Dec 27, 2011

The Allentown Arena and Crime

The recent spate of violence in Allentown begs the question, how will crime effect the success of the Arena project? The damaging factor is the perception of crime, which has it's own lingering consequences. The hockey games will succeed, but the spinoff business will never materialize. The fans will scurry back to their inconvenient parking places, and clog N. 8th street as they flee the city for the safety of Catasauqua. Although the BrewPub may pick up a few customers, Sangria and other high end places will wither. Anybody foolish enough to open an upscale shop will be hard pressed to honor their lease. Speaking of crime, when The Morning Call steals this topic, they will expand it into a 3,000 word article. Despite the photographs, charts and graphs they will add, plus a quote or two from college professors, the answer will remain the same. Although this post is meant as an opportunity for readers to address the crime question, I will host no comments on any specific crime. They are tragedies, which leave grieving families.


Monkey Momma said...

Reality definitely interferes with the arena plans. Unfortunately, crime is not just a perceived problem. It's a very real problem downtown. And crime defintely affects attendance at things like hockey games.

Expecting people to walk 2 or 3 blocks to and from the arena is extremely unrealistic. Folks do not want to "stroll" in Allentown, and all the wishful thinking in the world is not going to change that.

Anonymous said...

I can't wait for the construction cost overruns.

They ARE coming and they will be fun.

Seemingly EVERY stadium or arena I have every studied, apparently, suffers from this.

The Olympic Stadium in Montreal is only the latest but, holy smokes, what a financial fiasco! A lot closer to home, Reading provides a glimpse of what the Pawlowski Palace of Sport will do to "transform" the People's Democratic City With No Limits.

It is a good thing it is so in-vogue to hate "the Rich" these days. When the time comes, it will be easy to not only blame evil and greedy "Rich", but stick them with the 'unforeseen' bill, as well.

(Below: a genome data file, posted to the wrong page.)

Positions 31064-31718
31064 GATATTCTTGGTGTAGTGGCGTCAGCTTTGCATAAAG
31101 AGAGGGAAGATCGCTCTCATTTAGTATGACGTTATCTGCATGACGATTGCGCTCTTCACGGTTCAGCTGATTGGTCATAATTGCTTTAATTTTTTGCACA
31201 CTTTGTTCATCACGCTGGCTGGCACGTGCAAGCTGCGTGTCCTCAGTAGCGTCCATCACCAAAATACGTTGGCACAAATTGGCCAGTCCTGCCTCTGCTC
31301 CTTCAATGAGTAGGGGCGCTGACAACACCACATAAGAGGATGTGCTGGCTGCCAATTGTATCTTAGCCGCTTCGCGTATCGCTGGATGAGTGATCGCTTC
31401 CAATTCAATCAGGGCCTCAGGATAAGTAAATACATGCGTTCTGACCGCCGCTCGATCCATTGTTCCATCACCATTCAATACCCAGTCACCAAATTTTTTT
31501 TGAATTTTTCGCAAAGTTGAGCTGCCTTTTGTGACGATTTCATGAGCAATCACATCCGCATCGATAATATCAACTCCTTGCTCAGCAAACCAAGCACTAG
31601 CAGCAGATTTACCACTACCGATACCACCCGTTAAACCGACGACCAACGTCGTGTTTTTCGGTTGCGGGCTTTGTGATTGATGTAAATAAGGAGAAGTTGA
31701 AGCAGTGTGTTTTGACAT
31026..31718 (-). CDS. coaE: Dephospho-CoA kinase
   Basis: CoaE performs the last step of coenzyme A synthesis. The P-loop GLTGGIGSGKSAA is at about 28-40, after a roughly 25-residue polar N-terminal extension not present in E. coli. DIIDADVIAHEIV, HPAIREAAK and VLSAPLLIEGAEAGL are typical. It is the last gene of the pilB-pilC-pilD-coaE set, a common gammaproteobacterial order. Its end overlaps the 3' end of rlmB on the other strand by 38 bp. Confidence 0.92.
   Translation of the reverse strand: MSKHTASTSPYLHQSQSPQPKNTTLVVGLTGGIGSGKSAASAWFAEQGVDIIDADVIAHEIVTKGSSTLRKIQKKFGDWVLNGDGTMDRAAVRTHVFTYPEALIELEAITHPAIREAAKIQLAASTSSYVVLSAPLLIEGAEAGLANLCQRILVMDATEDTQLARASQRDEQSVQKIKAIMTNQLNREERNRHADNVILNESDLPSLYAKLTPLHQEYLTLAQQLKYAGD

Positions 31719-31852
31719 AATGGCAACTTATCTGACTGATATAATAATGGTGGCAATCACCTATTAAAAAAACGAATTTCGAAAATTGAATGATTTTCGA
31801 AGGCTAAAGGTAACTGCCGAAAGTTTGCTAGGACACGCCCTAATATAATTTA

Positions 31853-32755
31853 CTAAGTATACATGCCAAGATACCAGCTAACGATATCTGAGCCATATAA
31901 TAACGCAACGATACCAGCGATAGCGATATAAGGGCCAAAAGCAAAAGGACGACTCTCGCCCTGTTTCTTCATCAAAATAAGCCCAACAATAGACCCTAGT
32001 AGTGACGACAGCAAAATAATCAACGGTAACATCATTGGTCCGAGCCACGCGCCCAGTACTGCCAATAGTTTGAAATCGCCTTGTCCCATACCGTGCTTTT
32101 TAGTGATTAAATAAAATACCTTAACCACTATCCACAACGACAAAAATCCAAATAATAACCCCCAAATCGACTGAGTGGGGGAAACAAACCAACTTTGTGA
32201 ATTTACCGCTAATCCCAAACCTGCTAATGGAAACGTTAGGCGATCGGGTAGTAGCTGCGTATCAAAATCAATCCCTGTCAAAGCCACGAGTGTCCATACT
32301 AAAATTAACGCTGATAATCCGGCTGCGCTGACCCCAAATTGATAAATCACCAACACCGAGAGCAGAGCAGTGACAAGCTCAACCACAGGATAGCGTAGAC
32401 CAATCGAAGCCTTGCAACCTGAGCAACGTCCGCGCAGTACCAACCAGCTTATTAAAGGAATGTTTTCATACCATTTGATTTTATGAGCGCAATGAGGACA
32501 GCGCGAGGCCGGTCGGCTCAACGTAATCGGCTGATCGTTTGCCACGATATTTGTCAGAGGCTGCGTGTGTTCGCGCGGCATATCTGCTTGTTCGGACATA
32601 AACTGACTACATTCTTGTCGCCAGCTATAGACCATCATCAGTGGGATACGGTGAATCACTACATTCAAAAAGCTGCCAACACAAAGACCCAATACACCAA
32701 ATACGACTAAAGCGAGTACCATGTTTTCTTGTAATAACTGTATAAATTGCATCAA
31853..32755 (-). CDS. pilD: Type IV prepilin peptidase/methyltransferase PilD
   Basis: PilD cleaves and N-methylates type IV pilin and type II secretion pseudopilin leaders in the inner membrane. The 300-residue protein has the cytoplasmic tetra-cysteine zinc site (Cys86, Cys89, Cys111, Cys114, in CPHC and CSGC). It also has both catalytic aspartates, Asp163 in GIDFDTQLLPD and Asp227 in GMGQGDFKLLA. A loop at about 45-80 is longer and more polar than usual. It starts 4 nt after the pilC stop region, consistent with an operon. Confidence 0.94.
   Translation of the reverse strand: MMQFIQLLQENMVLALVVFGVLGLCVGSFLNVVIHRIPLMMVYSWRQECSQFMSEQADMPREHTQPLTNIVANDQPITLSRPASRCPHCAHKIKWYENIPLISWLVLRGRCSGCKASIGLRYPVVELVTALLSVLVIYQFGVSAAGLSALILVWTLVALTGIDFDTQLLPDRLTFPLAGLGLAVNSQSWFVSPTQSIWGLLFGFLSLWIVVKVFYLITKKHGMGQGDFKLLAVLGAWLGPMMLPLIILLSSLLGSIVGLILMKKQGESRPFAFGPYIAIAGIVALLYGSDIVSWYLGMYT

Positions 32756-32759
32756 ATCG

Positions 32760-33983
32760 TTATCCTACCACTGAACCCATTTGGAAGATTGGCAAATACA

I do, however, also agree that the ice-hockey matches will, most-likely, be well-attended as are the IronPigs.

The cheapest hockey ticket will probably be at least $ 20, as compared to six dollars at the minimum for a baseball game at Coca-Cola (Taxpayer?) Park ... so I am not sure exactly how much extra spending money people, particularly in this period of the miraculous Obama Recovery, will have left over to eat at that fancy Purple Restaurant or whatever color that is on 6th.



Anonymous said...

A balmy summer evening with the family at a $6.00 baseball game vs. a freezing, icy, slippery stroll through crime city for a hockey game...America's 4th favorite sport. You make the call!

Anonymous said...

I'm looking forward to a great venue for musical artists.

Anonymous said...

I am looking forward to debt and devastation that will be the result of this ill conceived and very poorly orchestrated "project".

Anonymous said...

Anonymous said...
"I'm looking forward to a great venue for musical artists."

Did the Tweeter Center revive Camden? Before you answer that, visit Camden. The center survives, yes, but take a walk (I dare you) and venture in any direction away from the attraction. Tell me what you see...

Harrisburg, our state capital. The beneficiary of countless tax dollars. It's in everyone's best interests that the capital city is lively, vibrant, safe...yet venture two to three blocks away from Second Street/Capitol area and what is seen?

I believe that the gist of the argument here is that while there will undoubtably be people willing to visit an arena, there is a serious doubt that success will spread in all directions, causing an unsafe city to become safer, or for shoppers to alter their shopping habits.

Hope I'm wrong, but we'll see...


Anonymous said...

The arena:

Who is to blame? Elected officials, not sports owners. Elected officials are so desperate to make sure that their cities were included in big time sports that they raised all sorts of taxes to get facilities built. They chased billionaire owners who had the glamour item they wanted, big league teams with big stars. It was a feel good item, a business that could make a whole city come together but sports franchises do nothing to solve cities and states real problems.

Sports franchises don’t solve unemployment or housing problems, sports franchises don’t improve the quality of health care or education. Sports franchises provide some entertainment, in Major League Baseball’s case, there are 81 home games a year out of a calendar of 365 days or 366 in leap years, a city might have an NBA and NHL team using an arena about 90 days a year and throw in some college basketball, that would be a 100 day use in a 365 or 366 day annual calendar. A National Football League team will use a facility about 10 teams a year.

Building a stadium or an arena in a municipality with public funds is a failed policy but it continues. Miami, which was burned by building an arena that was abandoned by the two main tenants after just 11 years of use, is at it again and will construct a baseball stadium for MLB’s Florida Marlins using “tourist” money among the various revenues of funding. San Jose, California is beginning the process of finding a way to get Lewis Wolff’s Oakland A’s into the city. Santa Clara, California would like to get the San Francisco 49ers into the town. At least no one is using the term “economic engine” anymore in justifying public spending on stadiums and arenas. In fact, there is no justification anymore; it is just let’s build a facility.